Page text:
Silicon Valley Home Buyers: Should You Use a Buyer Broker Agreement?

Should you use a buyer broker agreementIn many parts of the U.S., a buyer broker agreement is normally used between home buyers and their real estate agents, much like a listing agreement is used between sellers and theirs. It’s not so common in Silicon Valley, though. Often home buyers are a little spooked at the prospect of signing a contract for buyer representation & compensation.

My Realtor colleague and blogosphere friend, Elizabeth Weintraub, has a great article on this topic on About.com,  Buyer’s Broker Agreements & Buyer’s Broker Contracts, in which she explains the various types of buyer contracts and agreements which are commonly found around the country. The one which is used the most, if one is used at all, is the “exclusive representation” (which again is similar to a listing agreement, which is also usually an “exclusive representation agreement”).

Why use a buyer broker agreement?

Why would anyone want to use a buyer contract?  Whether you’re the consumer or the agent, the answer is pretty much the same: to have options. In my real estate practice, I do not request nor require a buyer contract as long as my buyer client is willing to purchase something from the selection available on the multiple listing service (MLS).  If that isn’t enough, though, then we chat about the buyer’s options.
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Agency Question: “Do I have to buy the house from the Realtor who showed it to me?”

Graphic image of a house for sale and a Realtor who showed or previewed the house (person with briefcase)Awhile back, I got an email from someone who’d seen a Silicon Valley house she liked from a real estate agent whom she didn’t like.  She wondered, “do I have to buy the house with the Realtor who showed it to me?”

The answer, of course, is not always clear. It depends on your relationship with the agent.  It may also depend on why you choose to buy the home with someone else’s assistance, if you did so.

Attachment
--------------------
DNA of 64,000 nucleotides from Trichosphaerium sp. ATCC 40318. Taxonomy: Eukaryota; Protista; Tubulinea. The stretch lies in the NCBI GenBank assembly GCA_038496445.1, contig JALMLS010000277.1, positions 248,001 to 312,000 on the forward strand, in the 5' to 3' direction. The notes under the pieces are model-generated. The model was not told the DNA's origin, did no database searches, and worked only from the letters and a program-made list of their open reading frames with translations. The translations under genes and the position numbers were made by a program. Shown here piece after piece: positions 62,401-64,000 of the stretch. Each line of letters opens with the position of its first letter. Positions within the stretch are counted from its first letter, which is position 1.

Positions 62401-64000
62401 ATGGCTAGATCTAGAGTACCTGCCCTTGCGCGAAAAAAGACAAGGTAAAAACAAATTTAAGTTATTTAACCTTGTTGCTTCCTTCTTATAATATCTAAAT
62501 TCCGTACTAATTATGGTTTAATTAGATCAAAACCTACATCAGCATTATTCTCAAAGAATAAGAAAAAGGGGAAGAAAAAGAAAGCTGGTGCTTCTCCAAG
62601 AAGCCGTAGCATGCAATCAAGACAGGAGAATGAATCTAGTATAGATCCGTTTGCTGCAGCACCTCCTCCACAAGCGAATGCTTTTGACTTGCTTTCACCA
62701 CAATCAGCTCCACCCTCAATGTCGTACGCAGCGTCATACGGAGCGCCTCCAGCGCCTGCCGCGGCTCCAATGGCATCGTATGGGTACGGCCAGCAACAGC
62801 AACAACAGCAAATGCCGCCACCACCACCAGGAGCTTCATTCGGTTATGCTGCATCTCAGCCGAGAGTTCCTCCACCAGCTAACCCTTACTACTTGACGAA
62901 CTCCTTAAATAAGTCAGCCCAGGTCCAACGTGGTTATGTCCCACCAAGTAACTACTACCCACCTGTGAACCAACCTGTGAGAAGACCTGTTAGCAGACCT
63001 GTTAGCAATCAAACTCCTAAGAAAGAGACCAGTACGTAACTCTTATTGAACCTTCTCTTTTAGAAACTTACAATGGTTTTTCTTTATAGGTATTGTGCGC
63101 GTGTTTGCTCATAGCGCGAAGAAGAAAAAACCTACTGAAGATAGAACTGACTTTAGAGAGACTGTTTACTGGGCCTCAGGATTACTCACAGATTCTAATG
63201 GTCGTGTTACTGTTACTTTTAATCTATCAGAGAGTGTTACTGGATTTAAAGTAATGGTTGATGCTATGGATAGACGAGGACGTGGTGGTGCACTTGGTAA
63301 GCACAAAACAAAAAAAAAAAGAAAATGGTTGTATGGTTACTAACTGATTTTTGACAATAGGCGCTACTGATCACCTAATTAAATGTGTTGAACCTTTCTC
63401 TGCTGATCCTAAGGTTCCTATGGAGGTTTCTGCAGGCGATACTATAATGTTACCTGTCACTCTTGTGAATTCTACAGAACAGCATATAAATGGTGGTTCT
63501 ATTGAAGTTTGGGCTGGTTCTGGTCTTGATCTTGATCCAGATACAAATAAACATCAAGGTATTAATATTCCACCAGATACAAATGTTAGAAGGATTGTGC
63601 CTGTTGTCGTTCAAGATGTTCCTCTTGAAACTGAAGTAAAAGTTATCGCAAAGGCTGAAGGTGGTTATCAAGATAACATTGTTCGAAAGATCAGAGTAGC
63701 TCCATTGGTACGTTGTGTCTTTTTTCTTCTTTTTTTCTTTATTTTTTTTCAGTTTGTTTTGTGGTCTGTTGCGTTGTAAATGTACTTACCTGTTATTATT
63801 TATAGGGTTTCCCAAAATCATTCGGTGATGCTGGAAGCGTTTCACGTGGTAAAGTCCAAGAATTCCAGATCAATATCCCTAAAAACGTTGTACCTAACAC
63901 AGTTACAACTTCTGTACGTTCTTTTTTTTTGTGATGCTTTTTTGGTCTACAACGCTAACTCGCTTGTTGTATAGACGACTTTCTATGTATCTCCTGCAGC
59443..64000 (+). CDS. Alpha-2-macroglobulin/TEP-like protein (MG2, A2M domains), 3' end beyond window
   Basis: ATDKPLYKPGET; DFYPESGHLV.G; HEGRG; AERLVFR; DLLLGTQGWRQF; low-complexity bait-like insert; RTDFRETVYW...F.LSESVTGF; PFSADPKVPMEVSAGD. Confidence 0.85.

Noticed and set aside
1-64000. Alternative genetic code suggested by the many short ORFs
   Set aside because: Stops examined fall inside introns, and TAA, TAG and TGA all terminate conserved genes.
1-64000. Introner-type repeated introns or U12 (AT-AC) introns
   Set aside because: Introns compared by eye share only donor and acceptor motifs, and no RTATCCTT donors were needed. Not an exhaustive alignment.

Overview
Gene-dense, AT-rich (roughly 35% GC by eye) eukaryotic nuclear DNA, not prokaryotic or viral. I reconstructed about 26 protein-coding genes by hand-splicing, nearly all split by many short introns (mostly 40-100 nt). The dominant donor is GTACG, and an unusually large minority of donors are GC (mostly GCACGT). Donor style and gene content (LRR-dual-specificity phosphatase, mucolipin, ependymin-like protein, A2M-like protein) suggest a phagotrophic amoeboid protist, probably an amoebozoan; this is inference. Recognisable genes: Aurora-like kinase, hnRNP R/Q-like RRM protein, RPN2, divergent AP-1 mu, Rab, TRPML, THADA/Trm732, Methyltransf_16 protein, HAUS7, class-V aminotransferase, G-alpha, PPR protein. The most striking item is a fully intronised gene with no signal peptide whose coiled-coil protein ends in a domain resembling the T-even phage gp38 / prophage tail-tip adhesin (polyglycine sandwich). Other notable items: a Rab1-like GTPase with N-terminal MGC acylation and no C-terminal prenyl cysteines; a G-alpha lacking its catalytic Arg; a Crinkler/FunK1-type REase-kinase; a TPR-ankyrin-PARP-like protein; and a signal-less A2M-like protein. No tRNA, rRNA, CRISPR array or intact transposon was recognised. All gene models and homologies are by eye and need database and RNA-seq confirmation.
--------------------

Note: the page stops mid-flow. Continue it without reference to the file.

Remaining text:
(1) Your relationship with the real estate agent

Did you sign a buyer broker agreement with that Realtor? If so, you may owe a commission to her if you buy the home through someone else.

Did you write an offer on that property with the agent? If so, again you may owe a commission to him if you hire someone else to help you purchase it afterwards.

In many cases, there is a verbal contract that you are working with a Silicon Valley real estate professional exclusively. This does “count” too but it may be easier to change your status if it’s a verbal agreement.

(2) Problem agents, problem consumers.  Do you want or need to break the relationship with the Realtor who showed you this or other homes?

Is your agent giving too pushy? Doesn’t seem to know what he or she is doing?  Too hard to reach?  Too busy to really assist you? Or doing something else that you perceive as a “red flag”?  Sometimes agents should be fired.

You most likely can break that agency relationship with a problem agent if it’s a verbal contract only and you haven’t written an offer on the property in question, but you must  clearly tell him or her that you are not going to continue working together and then have a gap in time between then and when you do write an offer on the home (at least a few days, if not a few weeks).  You can break the agency relationship verbally or in an email or both, but it needs to be clear so that there is no misunderstanding. A call or voice mail followed up by an email would be very clear.

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